Legislative Activists Needed

By Dan Johnson, Group 48 Legislative Coordinator*

The past few weeks have resulted in two excellent opportunities for Oregonians to take action on human rights. The causes are compelling, and we know that our elected officials will listen. To those of you who have participated in the past, it would be wonderful to have your assistance again in these campaigns. To those of you who have never been involved in legislative action, this is a wonderful opportunity to get your feet wet!

Counter Terror with Justice

As many of you are aware, Amnesty International has been working constantly to halt the human rights abuses committed in the United States of America as a result of the War on Terror. The shift in national policy to disregard international treaties, fundamental human rights, and basic human decency inspired a wave of emotions and constant campaigns. We worked to guarantee lawful treatment of detainees, the cessation of extraordinary rendition, the defense of habeas corpus, and the release of those detained without charge.

Near the end of last summer, we arranged a meeting between Geneve Mantri, AIUSA’s director of the Counter Terror With Justice campaign, and Senator Ron Wyden’s staff members in Washington DC. This meeting came as a result of our visit with Senator Wyden’s local office, and as local members, we were invited to attend via teleconference. The staff spoke in agreement with the need to close Guantanamo and to respect the basic rights of detainees. There was excellent dialogue when Mantri mentioned that going forward, we must have transparency into the policies that resulted in the events of the past 8 years to know how these things happened, so we can insure that they don’t happen so easily ever again.

Tell our Senators and Members of Congress to Demand Accountability

The idea of learning from our mistakes has blossomed on Capitol Hill, and a hearing was held recently in the Senate Judiciary Committee to explore a non-partisan, independent commission that would investigate what went wrong. Momentum is building. Our local leaders are interested in what we have to say. Now is the time to work to maintain that momentum. We need to show that, as citizens, we too want to know what went wrong. We too want to know what needs to be done to prevent such abuse in the future. We need to encourage our leaders to push for this investigation, to reveal the truth, and to rebuild our commitment to human rights. The more visits we can stage, the stronger our voice is. Amnesty International members will be meeting with Senate and Congressional offices across the nation during the weeks of April 6th and 13th. Sign up to lead a local delegation today!

Defend Women’s Rights

The second opportunity for Oregonians to take action revolves around defending the human rights of women worldwide. Last year, during office visits in Washington DC and lobbying throughout the state, we successfully lobbied Gordon Smith to become one of the few Republican co-sponsors of the International Violence Against Women Act. Unfortunately, the bill was not passed last year. It needs to be re-introduced during this session and it has a sister bill designed to defend Native American women. Members in other states will be working to develop a bi-partisan coalition to pass both of these bills.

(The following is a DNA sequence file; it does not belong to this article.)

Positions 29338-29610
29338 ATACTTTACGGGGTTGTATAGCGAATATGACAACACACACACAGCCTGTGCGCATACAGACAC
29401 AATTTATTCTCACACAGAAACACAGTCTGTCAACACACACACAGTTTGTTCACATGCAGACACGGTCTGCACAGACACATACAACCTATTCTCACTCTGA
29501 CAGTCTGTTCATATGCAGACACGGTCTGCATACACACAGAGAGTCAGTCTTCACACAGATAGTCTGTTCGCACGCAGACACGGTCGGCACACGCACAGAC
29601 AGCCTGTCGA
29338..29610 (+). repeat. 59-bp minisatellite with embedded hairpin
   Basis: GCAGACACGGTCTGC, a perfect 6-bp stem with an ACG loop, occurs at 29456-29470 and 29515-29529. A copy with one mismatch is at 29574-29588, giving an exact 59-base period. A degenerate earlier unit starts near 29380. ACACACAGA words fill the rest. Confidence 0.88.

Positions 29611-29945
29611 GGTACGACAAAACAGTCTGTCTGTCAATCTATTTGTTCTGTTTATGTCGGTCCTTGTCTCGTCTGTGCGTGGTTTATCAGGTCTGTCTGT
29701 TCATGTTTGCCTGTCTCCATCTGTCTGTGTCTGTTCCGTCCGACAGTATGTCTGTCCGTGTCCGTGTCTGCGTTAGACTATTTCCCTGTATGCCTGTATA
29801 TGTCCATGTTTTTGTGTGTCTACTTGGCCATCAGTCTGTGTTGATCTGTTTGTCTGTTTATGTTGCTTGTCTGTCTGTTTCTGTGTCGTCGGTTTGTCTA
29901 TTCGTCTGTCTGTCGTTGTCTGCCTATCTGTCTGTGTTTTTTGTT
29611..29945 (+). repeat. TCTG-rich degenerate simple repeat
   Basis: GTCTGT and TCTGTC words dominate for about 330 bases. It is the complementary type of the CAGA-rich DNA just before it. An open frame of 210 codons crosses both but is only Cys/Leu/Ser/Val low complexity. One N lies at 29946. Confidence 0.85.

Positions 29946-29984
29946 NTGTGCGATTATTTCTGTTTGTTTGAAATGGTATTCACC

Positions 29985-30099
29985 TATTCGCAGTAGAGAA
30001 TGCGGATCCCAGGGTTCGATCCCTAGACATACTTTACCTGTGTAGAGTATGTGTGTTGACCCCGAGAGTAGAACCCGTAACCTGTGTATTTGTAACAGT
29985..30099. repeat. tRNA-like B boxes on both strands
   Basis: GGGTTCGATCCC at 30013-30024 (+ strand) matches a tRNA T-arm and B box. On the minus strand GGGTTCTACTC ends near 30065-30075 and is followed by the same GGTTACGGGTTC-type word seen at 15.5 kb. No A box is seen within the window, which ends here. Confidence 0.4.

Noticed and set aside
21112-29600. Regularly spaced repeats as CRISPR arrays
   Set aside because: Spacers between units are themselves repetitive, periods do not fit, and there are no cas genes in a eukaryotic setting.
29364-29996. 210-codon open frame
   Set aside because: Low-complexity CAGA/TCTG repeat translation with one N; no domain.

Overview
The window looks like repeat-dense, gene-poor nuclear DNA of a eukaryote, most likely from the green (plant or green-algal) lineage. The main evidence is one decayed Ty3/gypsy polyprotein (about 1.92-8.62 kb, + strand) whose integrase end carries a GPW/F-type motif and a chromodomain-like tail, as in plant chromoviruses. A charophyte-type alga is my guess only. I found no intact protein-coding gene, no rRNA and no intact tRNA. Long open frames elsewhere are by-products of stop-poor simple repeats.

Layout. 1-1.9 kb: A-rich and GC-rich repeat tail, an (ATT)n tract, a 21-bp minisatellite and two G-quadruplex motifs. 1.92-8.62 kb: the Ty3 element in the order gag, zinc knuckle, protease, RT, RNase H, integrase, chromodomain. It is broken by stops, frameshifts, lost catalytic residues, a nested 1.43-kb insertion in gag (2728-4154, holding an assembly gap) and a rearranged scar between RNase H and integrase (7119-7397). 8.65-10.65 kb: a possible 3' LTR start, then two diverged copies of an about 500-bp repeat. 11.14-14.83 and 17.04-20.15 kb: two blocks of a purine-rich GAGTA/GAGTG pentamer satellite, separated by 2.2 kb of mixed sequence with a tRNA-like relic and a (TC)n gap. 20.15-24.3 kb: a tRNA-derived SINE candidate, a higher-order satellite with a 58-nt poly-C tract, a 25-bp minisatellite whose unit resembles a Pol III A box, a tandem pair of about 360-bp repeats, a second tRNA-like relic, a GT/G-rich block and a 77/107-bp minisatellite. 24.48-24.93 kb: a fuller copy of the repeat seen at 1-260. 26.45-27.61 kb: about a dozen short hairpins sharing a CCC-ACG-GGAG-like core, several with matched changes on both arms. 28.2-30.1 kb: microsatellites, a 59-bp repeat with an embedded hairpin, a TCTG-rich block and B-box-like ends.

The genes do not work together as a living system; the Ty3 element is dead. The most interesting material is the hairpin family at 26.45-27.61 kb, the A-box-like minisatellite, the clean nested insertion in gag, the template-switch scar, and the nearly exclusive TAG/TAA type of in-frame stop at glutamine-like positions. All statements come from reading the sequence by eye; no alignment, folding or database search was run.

Support the Tribal Law and Order Act

Here in Oregon, our focus is on building support for the Tribal Law and Order Act. Native American women are more than two and a half times more likely to be raped in their lifetime than other women in the USA. Additionally, the perpetrators are less likely to receive justice in these cases. This act will:

  • Provide for the establishment of a commission known as the Indian Law and Order Commission to conduct a comprehensive study of law enforcement and criminal justice in tribal communities;
  • Provide for the establishment of a Tribal Advisory Committee consisting of representatives from Indian Tribes to serve as an advisory body to the Commission;
  • Provide technical assistance and training to tribal law enforcement officials to gain access and input authority to utilize the National Criminal Information Center database;
  • Collect, analyze, and report data regarding Indian Country crimes on an annual basis;
  • Submit to the Senate Committee on Indian Affairs a detailed spending report regarding tribal public safety.

This act was developed in a collaborative effort by the Senate Committee on Indian Affairs in consultation with tribal leaders, non-governmental organizations, and advocates on violent crime in Indian Country.

All we need to get this rolling are phone calls right now. There will likely be lobbying visits in the future, but right now we just need phone calls. Visit this link where you will find a list of phone numbers of our Senators and the talking points to ask the Senators to help stop violence against women.

Let Our Voices Be Heard

The more visits and phone calls we make, the louder our voice is. We need to make sure that human rights are a priority in the upcoming legislative session. We need to make sure our presence in legislative offices throughout Oregon continues, and that our elected officials are listening to their constituents.

* If you want to get in touch with Dan, please use the Contact page of this website.

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